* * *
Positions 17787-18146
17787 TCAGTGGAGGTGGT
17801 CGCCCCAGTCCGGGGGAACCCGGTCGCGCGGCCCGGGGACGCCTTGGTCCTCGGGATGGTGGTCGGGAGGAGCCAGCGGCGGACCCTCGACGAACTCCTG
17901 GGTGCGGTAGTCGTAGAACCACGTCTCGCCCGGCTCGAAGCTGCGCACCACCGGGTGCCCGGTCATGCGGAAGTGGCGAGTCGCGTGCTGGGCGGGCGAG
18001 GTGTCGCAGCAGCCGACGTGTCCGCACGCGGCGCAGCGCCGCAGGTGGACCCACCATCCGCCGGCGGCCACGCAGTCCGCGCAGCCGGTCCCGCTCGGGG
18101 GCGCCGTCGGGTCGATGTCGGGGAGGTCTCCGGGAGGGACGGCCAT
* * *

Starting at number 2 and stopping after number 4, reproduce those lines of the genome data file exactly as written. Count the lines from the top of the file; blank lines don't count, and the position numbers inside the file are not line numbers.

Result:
17787 TCAGTGGAGGTGGT
17801 CGCCCCAGTCCGGGGGAACCCGGTCGCGCGGCCCGGGGACGCCTTGGTCCTCGGGATGGTGGTCGGGAGGAGCCAGCGGCGGACCCTCGACGAACTCCTG
17901 GGTGCGGTAGTCGTAGAACCACGTCTCGCCCGGCTCGAAGCTGCGCACCACCGGGTGCCCGGTCATGCGGAAGTGGCGAGTCGCGTGCTGGGCGGGCGAG